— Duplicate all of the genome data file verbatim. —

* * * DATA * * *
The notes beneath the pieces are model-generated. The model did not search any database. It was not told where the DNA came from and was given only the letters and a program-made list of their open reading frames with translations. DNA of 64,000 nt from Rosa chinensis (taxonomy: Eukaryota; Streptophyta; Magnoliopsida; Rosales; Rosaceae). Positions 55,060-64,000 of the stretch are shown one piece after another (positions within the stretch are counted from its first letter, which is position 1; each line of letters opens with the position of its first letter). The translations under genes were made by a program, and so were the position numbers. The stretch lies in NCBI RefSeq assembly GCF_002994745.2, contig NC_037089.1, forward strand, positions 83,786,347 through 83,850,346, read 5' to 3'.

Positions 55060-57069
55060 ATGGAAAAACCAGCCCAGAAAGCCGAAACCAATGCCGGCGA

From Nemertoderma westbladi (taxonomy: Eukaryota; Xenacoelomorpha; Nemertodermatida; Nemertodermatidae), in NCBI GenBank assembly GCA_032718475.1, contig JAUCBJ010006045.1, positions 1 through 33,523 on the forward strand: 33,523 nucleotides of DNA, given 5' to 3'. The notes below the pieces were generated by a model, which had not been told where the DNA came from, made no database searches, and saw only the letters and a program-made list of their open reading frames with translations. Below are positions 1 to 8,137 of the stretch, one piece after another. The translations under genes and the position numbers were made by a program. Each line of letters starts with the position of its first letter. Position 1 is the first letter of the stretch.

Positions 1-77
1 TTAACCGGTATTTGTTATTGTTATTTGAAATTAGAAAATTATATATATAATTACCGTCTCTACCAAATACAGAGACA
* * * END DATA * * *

The notes beneath the pieces are model-generated. The model did not search any database. It was not told where the DNA came from and was given only the letters and a program-made list of their open reading frames with translations. DNA of 64,000 nt from Rosa chinensis (taxonomy: Eukaryota; Streptophyta; Magnoliopsida; Rosales; Rosaceae). Positions 55,060-64,000 of the stretch are shown one piece after another (positions within the stretch are counted from its first letter, which is position 1; each line of letters opens with the position of its first letter). The translations under genes were made by a program, and so were the position numbers. The stretch lies in NCBI RefSeq assembly GCF_002994745.2, contig NC_037089.1, forward strand, positions 83,786,347 through 83,850,346, read 5' to 3'.

Positions 55060-57069
55060 ATGGAAAAACCAGCCCAGAAAGCCGAAACCAATGCCGGCGA

From Nemertoderma westbladi (taxonomy: Eukaryota; Xenacoelomorpha; Nemertodermatida; Nemertodermatidae), in NCBI GenBank assembly GCA_032718475.1, contig JAUCBJ010006045.1, positions 1 through 33,523 on the forward strand: 33,523 nucleotides of DNA, given 5' to 3'. The notes below the pieces were generated by a model, which had not been told where the DNA came from, made no database searches, and saw only the letters and a program-made list of their open reading frames with translations. Below are positions 1 to 8,137 of the stretch, one piece after another. The translations under genes and the position numbers were made by a program. Each line of letters starts with the position of its first letter. Position 1 is the first letter of the stretch.

Positions 1-77
1 TTAACCGGTATTTGTTATTGTTATTTGAAATTAGAAAATTATATATATAATTACCGTCTCTACCAAATACAGAGACA